Consultant – Orthopaedic Surgeon
Speciality interests include:
Lower extremity: trauma, sports surgery, knee, patella dislocation, tendon problems, foot and ankle surgery, and the management of degenerative joint disease in younger patients.
Visiting on Sep 21-22, 2019Request an Appointment
With more and more research, news stories and social media there is a vast amount of information about exercise, weight loss, diet, strength training and overall health.
Today we are busting the some of the top health ‘myths’ that we hear most commonly in our clinic.
It is easy to get caught up in the hype of the latest fitness craze or diet but it is important to remember to investigate where the information is coming from and remember that everybody is different. What works for your friends, other gym goers or even your mum may not be appropriate for you. So, let’s clear up some of the most common health and diet myths.
1. BMI is a good assessment of your current health and future health risks:
The BMI or body mass index was first devised by a Belgian astronomer, mathematician, statistician and sociologist in 1830 (Eknoyan, 2008). The modern version and the one we know and use today was first published in the Journal of Chronic disease in July 1972 by Ancel Keys (Keys, Karvonen, Kimura, & Taylor, 1972). This was a simple tool for medical professionals, the government and even insurance companies to classify ‘risk’. However, this simple tool only considers height and weight, to classify individuals. Many athletes and bodybuilders have already experienced being classified as ‘overweight’ even ‘obese’ due to the simplicity of the formula. Muscle is a denser material than body fat which will place a greater pressure on the scales. This may lead to the individual to displaying a higher body weight, thus increasing the BMI. This means the formulae is flawed and not a great measurement of overall health and risk. Trained health professionals, including myself, use a range of assessments, including body densitometry to determine percentages of fat-free mass and fat mass of the body, waist circumference and other health measures. As we now have better tools to asses’ health and wellbeing the BMI should be used in conjunction with other measures to assess overall health and risk. Ask your doctor or call me today to assist you with taking these comprehensive measures.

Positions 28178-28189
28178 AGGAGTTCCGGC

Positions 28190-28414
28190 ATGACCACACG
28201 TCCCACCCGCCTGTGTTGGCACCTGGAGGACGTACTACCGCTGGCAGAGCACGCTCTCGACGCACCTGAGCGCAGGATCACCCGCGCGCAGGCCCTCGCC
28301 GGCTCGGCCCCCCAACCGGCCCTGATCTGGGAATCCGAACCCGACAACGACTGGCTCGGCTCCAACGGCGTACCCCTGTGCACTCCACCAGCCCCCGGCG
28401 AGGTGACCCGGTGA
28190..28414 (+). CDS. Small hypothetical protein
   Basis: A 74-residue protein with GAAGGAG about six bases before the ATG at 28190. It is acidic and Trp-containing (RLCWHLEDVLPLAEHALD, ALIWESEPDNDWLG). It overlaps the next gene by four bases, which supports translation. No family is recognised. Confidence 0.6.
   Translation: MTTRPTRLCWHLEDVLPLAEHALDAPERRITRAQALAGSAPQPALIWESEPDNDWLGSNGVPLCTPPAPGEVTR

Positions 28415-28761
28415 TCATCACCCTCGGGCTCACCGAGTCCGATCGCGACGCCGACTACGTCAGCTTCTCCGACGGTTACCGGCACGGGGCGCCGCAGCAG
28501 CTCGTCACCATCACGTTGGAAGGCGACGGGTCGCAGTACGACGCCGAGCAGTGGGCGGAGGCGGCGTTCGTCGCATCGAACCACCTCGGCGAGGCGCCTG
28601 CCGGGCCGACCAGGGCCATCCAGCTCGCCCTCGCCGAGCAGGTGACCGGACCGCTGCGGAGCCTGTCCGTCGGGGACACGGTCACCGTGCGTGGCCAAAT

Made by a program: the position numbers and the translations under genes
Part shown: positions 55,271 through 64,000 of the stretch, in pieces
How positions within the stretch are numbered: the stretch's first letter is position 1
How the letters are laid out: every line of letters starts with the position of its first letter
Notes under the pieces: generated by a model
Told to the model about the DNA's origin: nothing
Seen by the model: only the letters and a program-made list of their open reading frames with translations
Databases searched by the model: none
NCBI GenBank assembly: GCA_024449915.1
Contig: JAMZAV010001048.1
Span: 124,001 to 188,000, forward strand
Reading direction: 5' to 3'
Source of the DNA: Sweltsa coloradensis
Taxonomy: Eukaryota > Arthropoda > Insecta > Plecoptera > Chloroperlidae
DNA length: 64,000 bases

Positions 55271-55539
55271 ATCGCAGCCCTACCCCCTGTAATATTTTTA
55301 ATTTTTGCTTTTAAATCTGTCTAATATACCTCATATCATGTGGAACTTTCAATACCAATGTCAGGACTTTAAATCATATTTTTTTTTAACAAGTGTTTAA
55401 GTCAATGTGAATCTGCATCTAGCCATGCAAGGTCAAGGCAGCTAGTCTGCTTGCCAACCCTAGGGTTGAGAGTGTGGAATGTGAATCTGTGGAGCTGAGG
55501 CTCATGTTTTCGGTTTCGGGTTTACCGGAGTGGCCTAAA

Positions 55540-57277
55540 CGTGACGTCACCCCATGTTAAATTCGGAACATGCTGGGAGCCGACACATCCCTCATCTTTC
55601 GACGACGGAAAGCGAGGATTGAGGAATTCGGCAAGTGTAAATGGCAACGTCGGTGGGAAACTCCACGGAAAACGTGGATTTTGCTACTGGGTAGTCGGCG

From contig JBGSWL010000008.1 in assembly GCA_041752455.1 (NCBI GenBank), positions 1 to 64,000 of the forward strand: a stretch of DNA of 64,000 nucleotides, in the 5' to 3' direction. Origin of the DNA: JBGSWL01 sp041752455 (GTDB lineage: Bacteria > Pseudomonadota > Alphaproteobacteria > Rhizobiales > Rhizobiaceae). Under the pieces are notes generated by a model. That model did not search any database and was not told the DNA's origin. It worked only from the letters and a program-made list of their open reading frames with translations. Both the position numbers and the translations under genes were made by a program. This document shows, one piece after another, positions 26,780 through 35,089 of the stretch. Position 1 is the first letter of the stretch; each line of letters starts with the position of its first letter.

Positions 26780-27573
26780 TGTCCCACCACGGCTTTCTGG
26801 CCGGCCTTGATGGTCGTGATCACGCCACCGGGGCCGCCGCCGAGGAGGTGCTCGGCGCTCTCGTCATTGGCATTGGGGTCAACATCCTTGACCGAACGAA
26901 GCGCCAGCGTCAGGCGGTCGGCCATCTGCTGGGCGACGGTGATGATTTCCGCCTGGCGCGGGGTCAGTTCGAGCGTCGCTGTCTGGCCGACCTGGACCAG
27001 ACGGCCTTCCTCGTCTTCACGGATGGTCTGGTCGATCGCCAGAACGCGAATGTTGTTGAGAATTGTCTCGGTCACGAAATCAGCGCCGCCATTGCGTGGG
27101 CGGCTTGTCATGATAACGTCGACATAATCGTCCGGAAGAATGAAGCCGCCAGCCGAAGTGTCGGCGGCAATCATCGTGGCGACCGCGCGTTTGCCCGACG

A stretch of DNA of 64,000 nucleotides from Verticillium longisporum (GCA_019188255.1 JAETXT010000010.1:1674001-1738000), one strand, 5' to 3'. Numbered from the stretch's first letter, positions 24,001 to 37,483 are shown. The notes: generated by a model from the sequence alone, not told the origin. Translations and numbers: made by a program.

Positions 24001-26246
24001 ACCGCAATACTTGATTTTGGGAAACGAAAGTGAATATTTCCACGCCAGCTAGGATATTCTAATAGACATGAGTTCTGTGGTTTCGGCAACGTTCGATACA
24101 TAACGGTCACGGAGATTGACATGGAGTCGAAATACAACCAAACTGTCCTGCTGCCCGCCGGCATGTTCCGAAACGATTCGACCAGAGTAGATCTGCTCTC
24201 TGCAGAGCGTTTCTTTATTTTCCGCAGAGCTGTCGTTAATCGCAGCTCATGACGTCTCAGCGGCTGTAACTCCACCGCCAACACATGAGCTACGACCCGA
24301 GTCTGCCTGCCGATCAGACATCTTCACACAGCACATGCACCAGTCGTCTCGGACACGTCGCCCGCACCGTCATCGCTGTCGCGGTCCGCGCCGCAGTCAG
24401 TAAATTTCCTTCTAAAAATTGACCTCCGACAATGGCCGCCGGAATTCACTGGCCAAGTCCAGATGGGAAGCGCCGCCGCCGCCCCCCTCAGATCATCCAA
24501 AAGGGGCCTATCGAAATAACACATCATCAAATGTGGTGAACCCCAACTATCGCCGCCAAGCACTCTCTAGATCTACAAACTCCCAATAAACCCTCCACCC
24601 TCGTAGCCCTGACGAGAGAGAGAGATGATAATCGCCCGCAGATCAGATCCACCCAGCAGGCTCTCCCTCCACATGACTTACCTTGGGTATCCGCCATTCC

2. Cardiovascular style and low-intensity exercises are the BEST for weight loss:
Any exercise is good for the human body, unfortunately, there is no one best method specifically for weight loss. It was thought that at low intensity and long duration exercise is the best to ‘burn’ fat. It is true that to ‘burn’ fat we need to the presence of oxygen, which will usually only happen after we are exercising for at least 2 minutes. So, it is somewhat true that low-intensity exercise will ‘burn’ fat. However, a low intensity is not enough to ‘stress’ the body and will, therefore, result in little to no adaptations or change over time. A combination of weight training (to build muscle mass- which is metabolically active- which ‘burns’ more calories) and cardiovascular style exercise both high and medium intensity will aid in weight loss. It is recommended by the American College of Sports Medicine that at least 300 minutes of exercise per week is needed to achieve weight loss. The ‘burning’ of fat molecules occurs when the bonds that hold these molecules together are broken and energy is released. This breaking of the bond only occurs when oxygen is present, fat molecules provide approximately 140 ATP (the energy currency in the body) in comparison to glucose or sugar which provides 36 ATP when the bonds are broken.
3.Cutting Carbohydrates will help me to lose weight faster: